Health-care industry asks Senate to keep Obamacare subsidies coming for two more years

Lobbyists representing doctors, health-insurance companies, and health-care businesses pressed the Senate's health committee this week to commit to funding health-insurance subsidies for the next two years.
By Lila Alexander | Sep 11, 2017
Lobbyists representing doctors, health-insurance companies, and health-care businesses pressed the Senate's health committee this week to commit to funding health-insurance subsidies for the next two years. The committee heard from them as it began working on legislation to stabilize the individual insurance market, which the lobbyists warned will suffer from sharp price hikes for plans and reduced plan coverage unless the insurers have confidence that Obamacare's insurance subsidies will continue.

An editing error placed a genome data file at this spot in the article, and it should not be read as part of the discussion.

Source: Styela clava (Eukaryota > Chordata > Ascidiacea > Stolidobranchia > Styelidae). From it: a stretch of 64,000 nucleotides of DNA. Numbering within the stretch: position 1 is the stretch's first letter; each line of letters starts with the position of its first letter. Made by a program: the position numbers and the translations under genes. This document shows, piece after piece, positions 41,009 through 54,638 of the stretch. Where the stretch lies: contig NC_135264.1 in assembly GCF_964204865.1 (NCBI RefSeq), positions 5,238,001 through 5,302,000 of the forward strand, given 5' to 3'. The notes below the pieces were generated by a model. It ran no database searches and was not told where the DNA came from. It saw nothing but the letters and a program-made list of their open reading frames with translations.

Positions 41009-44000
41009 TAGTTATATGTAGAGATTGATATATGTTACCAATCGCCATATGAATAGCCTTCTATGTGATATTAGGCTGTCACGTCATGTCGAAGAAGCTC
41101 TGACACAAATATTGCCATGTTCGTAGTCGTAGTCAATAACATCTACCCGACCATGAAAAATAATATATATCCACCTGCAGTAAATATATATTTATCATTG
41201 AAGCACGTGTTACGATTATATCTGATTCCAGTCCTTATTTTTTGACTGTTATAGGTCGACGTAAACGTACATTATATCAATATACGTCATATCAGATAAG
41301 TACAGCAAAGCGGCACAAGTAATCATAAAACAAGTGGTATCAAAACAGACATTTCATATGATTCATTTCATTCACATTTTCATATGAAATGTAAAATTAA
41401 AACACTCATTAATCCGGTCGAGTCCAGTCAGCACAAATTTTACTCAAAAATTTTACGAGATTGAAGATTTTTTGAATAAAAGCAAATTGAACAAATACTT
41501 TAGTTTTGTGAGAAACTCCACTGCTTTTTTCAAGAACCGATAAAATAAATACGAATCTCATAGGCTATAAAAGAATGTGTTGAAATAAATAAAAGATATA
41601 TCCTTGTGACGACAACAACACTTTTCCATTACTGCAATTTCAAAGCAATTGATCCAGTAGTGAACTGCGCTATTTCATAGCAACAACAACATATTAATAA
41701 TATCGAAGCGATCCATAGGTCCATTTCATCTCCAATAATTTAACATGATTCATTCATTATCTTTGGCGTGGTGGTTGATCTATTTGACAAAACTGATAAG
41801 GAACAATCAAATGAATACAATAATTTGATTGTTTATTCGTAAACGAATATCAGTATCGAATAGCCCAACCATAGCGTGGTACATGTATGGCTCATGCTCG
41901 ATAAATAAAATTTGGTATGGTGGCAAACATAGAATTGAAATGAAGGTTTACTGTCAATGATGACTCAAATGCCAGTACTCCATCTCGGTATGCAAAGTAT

The subsidies, or cost-sharing reductions (CSRs), pay the insurers for the higher costs they incur covering large numbers of new patients who have expensive pre-existing health conditions. President Trump had agreed in August to fund the subsidies on only a month-to-month basis.
"We urge the committee to include continuous funding for CSR benefits for at least the next two years (2018-2019) as part of bipartisan legislation to stabilize the individual market," the health-care lobbies, led by America's Health Insurance Plans, wrote to Sens. Lamar Alexander (R-Tennessee) and Patty Murray (D-Washington) in a letter Tuesday. "Without two years of CSR funding, uncertainty will persist, and the Congress will need to address these same issues early next year."
The subsidies affect the health-insurance plans of nearly six-million Americans, the letter also stated. It warned that without the subsidies, insurers would have to pass on the higher costs of Obamacare coverage to consumers in the form of premium increases of 20-25 percent or more.
Some insurers aren't waiting. Anthem and Molina Healthcare have scaled back their coverage offerings in some states already and cited the lack of a federal commitment on the subsidies as a reason. Aetna, UnitedHealth Group, and Humana have additionally pulled out of many state insurance markets in the last two years due to the costs of providing more-expansive coverage under Obamacare and taking on more sick patients.

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